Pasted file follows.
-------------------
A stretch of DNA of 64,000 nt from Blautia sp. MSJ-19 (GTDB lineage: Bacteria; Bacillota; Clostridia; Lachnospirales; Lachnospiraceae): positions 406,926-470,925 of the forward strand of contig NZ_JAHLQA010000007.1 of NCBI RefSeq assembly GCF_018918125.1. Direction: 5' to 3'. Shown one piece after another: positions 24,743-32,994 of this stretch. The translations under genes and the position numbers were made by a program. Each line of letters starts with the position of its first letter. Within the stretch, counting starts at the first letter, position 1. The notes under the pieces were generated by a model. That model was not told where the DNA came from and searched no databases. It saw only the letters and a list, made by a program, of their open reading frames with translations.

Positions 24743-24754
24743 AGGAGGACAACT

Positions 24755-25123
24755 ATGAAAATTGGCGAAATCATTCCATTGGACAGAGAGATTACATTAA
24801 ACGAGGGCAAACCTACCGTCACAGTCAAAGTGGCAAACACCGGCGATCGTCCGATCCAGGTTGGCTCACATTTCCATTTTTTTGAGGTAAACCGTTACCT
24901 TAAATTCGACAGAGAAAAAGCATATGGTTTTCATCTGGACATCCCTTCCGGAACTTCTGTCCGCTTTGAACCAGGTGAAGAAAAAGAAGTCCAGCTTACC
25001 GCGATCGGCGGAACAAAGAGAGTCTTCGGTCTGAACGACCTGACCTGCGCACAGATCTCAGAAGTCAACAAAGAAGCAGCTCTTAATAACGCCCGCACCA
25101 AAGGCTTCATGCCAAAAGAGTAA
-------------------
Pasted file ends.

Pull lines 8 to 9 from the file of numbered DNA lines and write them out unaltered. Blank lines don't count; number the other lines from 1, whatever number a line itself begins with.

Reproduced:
25001 GCGATCGGCGGAACAAAGAGAGTCTTCGGTCTGAACGACCTGACCTGCGCACAGATCTCAGAAGTCAACAAAGAAGCAGCTCTTAATAACGCCCGCACCA
25101 AAGGCTTCATGCCAAAAGAGTAA